Martyr Privates the record is a dirty, beat-up collection of wan rock-and-roll countenance. It’s tobacco-stained, the sleeves are rolled up and it’s has a slight sweat-sheen which means there is effort here, even if they sing about not giving any fucks.
Bedroom Suck Records are having a great year of understated releases. Peter Escott, Lower Plenty and a forthcoming Fair Maiden record are all testament to BSR’s focus on the off-centre and interesting this year. Martyr Privates are a band that produces straightforward but impressive rock-and-roll, so it’s actually almost a change of pace for the record label to release this now. The thing is, I’m pretty sure this album was meant to come out a lil’ while ago, but whatever – here it is.
Martyr Privates are Cameron Hawes (ex-I Heart Hiroshima and Slug Guts), Ashleigh Shipton and Sam Dixon (also in EXEK). The trio formed a few years back in a lull between Slug Guts projects, during a waterlogged period of malaise (they formed during the Brisbane floods, okay?). Originally more of a slack-dirge experiment, Martyr Privates have straightened up somewhat and opened a window to let some air in. Their self-titled LP is a dusty affair with some re-recorded tunes and a slew of newbie’s.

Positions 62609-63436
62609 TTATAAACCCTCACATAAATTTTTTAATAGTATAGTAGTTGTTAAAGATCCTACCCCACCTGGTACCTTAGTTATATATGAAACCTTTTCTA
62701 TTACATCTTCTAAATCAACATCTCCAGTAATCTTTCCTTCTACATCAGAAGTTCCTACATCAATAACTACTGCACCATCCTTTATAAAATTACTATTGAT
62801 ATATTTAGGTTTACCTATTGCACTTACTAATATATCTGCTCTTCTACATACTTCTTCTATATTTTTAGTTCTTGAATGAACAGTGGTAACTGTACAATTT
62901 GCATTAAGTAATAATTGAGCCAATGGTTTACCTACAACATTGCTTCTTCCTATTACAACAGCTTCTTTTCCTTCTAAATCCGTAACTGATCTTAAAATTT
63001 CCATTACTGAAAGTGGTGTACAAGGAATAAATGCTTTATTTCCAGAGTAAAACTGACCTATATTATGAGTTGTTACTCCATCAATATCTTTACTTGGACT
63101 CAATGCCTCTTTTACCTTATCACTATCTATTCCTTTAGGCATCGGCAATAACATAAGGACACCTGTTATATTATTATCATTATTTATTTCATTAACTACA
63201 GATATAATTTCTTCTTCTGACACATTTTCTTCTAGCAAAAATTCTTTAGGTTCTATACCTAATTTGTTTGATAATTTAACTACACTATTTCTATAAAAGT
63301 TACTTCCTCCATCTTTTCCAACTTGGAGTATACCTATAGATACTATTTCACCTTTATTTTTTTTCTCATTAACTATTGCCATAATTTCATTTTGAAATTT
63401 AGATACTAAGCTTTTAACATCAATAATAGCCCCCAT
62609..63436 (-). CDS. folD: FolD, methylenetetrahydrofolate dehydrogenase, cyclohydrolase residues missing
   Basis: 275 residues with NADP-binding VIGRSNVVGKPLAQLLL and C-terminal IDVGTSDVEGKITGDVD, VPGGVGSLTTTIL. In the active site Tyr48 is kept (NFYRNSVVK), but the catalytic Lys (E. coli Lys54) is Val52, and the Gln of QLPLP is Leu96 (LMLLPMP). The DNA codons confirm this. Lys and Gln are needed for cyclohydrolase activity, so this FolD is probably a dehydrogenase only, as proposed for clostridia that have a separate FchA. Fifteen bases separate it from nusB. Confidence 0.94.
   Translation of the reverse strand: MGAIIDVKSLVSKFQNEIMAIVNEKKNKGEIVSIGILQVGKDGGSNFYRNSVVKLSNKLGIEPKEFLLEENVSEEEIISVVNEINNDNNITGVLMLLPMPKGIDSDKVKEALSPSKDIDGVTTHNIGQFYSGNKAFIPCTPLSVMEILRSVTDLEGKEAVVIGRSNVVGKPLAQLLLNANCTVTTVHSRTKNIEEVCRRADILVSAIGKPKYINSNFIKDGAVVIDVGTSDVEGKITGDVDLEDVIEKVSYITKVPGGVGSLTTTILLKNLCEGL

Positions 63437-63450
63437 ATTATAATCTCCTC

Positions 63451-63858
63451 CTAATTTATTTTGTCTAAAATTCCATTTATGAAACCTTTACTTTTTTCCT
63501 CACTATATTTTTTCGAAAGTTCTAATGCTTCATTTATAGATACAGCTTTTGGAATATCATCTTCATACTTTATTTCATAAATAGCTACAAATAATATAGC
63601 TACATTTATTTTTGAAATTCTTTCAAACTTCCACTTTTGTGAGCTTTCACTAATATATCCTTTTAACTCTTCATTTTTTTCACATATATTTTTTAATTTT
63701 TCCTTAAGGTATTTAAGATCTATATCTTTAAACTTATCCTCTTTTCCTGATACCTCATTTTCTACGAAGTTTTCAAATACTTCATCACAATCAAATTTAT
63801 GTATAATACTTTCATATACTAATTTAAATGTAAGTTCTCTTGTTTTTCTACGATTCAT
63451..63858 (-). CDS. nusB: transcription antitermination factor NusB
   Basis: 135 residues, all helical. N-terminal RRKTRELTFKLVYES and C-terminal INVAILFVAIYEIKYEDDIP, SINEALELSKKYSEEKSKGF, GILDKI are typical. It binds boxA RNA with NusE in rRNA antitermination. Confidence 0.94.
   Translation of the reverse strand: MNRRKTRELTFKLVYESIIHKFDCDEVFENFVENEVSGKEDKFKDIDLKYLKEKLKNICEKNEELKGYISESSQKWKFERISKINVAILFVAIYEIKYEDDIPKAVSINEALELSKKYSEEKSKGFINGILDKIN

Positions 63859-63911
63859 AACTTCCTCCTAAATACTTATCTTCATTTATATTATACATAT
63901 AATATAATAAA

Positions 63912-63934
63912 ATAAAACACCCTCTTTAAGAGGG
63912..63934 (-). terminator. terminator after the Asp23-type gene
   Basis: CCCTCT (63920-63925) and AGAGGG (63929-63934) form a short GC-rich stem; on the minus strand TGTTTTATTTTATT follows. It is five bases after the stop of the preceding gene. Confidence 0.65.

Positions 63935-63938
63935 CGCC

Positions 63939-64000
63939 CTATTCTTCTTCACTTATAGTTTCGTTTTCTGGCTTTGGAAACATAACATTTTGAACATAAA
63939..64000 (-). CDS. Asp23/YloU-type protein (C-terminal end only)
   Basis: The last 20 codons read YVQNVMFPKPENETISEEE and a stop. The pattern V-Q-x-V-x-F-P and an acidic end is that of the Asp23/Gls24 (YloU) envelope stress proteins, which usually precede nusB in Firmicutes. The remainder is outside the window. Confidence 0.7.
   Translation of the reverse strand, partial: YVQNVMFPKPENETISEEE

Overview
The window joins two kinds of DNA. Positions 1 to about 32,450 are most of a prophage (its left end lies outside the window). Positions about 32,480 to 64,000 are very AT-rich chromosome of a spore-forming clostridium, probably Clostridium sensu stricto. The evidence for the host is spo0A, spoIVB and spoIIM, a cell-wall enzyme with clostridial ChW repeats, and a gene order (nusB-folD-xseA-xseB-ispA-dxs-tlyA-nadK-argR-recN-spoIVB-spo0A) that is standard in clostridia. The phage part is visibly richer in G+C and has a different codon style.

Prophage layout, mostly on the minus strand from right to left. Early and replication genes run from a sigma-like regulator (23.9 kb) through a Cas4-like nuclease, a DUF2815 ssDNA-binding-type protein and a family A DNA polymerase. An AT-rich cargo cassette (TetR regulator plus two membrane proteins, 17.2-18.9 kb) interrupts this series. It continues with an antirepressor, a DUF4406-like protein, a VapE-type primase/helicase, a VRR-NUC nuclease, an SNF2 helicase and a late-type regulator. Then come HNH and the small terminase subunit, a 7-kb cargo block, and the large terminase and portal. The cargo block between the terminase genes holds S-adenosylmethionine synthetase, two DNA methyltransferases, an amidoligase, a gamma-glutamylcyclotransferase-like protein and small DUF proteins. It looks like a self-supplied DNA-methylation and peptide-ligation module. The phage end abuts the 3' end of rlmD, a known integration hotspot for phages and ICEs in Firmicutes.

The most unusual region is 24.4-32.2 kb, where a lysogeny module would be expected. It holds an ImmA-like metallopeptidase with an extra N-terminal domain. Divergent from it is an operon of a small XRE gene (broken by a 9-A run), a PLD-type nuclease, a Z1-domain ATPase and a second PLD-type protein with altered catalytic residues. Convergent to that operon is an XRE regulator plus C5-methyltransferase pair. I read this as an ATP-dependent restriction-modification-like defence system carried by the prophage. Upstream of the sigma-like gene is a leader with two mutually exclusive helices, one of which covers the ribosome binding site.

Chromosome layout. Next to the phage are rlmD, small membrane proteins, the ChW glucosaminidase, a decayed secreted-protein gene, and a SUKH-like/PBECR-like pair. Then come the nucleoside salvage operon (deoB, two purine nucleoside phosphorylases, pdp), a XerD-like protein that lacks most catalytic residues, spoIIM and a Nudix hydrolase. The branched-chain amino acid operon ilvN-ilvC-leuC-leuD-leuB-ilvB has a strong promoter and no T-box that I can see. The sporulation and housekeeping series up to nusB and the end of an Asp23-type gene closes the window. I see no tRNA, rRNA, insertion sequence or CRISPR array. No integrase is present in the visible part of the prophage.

This record throbs like a diesel-fuelled muscle car, spewing copious amounts of pollutant smog while revving and cruising above the speed limit. The whole record kicks up a dirty fuss, but there are elements of listlessness that are communicated through Cameron Hawes’ lyrics and vocals. There is a dissatisfaction and a restless emotive quality, like everyone is sick of their situation – but where the fuck else are they going to go?
The guitars carry torque and the bass creates an ever-present pulse. The drums keep time of the weary wandering, a steady pace -j ust enough for the band to stomp the dust off their boots. This is dirty rock-and-roll and it’s good – very good. Although the songs seem to blend into one another, they mesh so well it actually makes it a lot easier to listen to the album as a whole. There are standout songs (‘Gold Chew’, ‘Something To Sell’, ‘Sores’, the reworked version of ‘Bless’) and there are some weaker ones, but as a whole this LP is a strong entity.
Martyr Privates the record is a dirty, beat-up collection of wan rock-and-roll countenance. It doesn’t rework the formula or anything, but there is a charm to the whole piece. It’s tobacco-stained, the sleeves are rolled up and it’s has a slight sweat-sheen which means there is effort here, even if they sing about not giving any fucks.